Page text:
Have you ever been in a yoga class and felt a bit intimidated by the advanced postures that your fellow students made look so easy?
Many of these crazy looking postures are embedded within Ashtanga yoga, which is a more physically demanding practice than other yogic styles.
While flexibility can definitely improve with practice, not everyone is designed to become a contortionist. According to MIT research, a lot of internal and external factors influence flexibility. These include:
Elasticity of muscle tissue, ligaments, skin, and tendons
Outside and body temperature
Quality of connective tissue
Other physical factors such as age, gender, and body composition
This research indicates, too, that just because you are innately flexible in one area of the body does not automatically mean you are as agile in another. For example, if you can put your legs behind your head, you still may not be able to touch your elbows together behind your back just yet.
That being said, you can always improve your strength and flexibility. In fact, both go hand in hand. Before you take on an advanced posture, it is important to do several warm ups to condition certain areas of the body.
Warm Ups Poses
Ideal warm ups for the following postures involve opening the joints in the hips and shoulders, while strengthening the arms, core, back, and legs.
The best prep poses are plank, downward dog, happy baby, hero, pigeon, bridge, butterfly, handstand,
tripod headstand, seated forward fold,, standing side angle, cobra, and wheel.
Eight Angle Pose (Astavakrasana)
Astavakrasana is an arm balance twist that tests your strength and flexibility in the arms, back, abs, and legs.
Step 1: Sit on your mat in Dandasana. Hug your right knee into the chest, then hook it over your shoulder or upper arm with the elbow bent. The back of your thigh should rest on the tricep with your left leg still extended.
Step 2: Place both palms firmly on your mat, shoulder width apart. Draw your shoulders back and lift the spine, keeping the core engaged and tucked. Hook your left ankle around the right ankle. At this point, the knees are still bent with the feet flexed.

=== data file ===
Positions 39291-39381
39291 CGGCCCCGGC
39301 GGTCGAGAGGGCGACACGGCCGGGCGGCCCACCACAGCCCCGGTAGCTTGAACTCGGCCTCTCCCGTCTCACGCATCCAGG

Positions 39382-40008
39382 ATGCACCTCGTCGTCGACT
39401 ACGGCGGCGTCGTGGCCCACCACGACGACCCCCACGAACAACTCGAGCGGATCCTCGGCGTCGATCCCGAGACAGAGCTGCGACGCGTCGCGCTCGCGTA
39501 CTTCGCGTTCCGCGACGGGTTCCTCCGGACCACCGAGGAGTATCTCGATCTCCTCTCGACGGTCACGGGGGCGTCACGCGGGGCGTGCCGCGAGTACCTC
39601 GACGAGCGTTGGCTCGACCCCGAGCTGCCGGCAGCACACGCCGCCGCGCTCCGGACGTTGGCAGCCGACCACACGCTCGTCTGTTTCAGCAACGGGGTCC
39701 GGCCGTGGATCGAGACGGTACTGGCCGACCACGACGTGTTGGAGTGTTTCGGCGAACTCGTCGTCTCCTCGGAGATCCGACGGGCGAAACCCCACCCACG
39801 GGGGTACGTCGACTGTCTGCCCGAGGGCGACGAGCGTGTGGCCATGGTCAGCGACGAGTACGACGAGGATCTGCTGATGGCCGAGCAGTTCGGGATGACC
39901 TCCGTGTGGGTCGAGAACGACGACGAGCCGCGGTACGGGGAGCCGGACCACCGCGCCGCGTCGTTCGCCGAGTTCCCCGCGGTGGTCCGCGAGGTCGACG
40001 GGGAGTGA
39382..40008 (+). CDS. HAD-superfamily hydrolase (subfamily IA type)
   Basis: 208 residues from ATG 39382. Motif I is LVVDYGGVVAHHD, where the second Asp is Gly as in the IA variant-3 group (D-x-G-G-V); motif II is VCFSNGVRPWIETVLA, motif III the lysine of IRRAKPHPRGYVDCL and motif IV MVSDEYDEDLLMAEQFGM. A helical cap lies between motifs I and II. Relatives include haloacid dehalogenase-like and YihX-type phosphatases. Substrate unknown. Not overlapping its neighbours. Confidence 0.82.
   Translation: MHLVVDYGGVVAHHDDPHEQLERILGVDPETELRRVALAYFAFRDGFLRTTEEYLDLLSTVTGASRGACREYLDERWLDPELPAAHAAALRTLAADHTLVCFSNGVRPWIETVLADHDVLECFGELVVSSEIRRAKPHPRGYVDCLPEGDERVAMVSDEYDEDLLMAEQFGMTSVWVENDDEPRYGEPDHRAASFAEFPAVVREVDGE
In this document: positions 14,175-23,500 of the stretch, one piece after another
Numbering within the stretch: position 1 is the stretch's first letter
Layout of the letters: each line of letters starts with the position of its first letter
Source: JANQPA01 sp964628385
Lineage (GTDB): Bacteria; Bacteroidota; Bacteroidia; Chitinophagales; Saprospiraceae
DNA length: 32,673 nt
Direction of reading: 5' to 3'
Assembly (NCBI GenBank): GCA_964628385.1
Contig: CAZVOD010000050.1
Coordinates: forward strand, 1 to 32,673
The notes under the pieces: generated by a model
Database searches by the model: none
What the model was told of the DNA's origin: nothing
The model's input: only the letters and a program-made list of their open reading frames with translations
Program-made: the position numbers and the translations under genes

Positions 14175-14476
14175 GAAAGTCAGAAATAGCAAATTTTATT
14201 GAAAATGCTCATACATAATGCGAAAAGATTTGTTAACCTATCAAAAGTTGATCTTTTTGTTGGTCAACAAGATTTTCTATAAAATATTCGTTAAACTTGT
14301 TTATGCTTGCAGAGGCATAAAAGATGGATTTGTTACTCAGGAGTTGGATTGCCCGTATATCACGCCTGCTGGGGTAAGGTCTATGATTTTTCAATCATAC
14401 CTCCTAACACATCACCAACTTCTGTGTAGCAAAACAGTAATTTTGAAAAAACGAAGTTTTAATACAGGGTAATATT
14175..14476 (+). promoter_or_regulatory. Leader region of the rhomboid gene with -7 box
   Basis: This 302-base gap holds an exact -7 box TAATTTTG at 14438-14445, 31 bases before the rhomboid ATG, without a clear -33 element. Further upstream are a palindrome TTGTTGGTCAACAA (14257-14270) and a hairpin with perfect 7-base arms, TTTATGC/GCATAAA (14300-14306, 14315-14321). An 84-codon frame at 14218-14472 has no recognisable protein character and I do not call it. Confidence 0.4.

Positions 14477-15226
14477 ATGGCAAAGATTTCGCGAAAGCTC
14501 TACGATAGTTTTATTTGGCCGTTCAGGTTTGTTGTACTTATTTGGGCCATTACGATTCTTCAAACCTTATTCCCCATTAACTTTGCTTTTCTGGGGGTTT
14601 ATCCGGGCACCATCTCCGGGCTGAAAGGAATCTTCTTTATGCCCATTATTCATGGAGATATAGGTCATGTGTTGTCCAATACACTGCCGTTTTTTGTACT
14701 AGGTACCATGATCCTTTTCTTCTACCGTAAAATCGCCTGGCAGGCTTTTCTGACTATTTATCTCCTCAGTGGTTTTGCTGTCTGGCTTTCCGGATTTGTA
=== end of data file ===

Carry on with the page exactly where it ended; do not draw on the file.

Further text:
Step 3: Inhale, press into your hands and lift the legs and hips off the mat. Bring your chest and shoulders forward, and bend the elbows at 90 degrees.
Step 4: Exhale, squeeze the arm tightly between your thighs. Shift your legs over to the right and straighten them out to the side. Hold posture for 5 – 10 breaths.
Step 5: To release, straighten the arms, bend the knees, and release the hips down to the earth. Repeat the same sequence on the other side.
Shoulder Pressing Pose (Bhujapidasana)
This arm balancing posture is great if you are an intermediate yogi looking to take your practice to the next level!
Step 1: Start in a squat with your hands on the earth. Make sure all your weight is forward.
Step 2: Take the hands behind the feet, lifting the hips off the ground. Reach the calf all the way around the shoulder. Step the heels on both hands until palms are flat against the mat.
Step 3: Bend the arms, allowing the knees to also bend. With the feet on the floor, cross them over each other.
Step 4: Inhale, press into the hands, and lift the feet off the floor. Hold posture for 5-10 breaths.
Step 5: To release, place the feet on the floor, and uncross the ankles. Take one leg behind the arm, then the other, and lower the hips to the earth.
Ear To Knee Pose (Karnapidasana)
This is an inversion and a shoulder stand that can quiet the mind and release tension in the spine.
Step 1: Lie flat on your back with legs extended. Inhale and lift the legs to 90 degrees.
Step 2: Lift your hips off the mat and place your hands behind the low back, bending the elbows at 90 degrees.
Step 3: Lower your legs behind your head until your toes touch the ground. Lower your arms straight down to your mat.
Step 4: Bend your knees and bring them besides the ears. You can leave your arms where they are or wrap them around the back of your legs. Hold here for 10 breaths.
Step 5: To release, straighten the legs, support your low back and lift the legs back up. Bend your knees and lower the back onto the mat.
Sleeping Yogi Pose (Yoga Nidrasana)
Yoga Nidrasana requires a lot of flexibility in the hips, especially external rotation.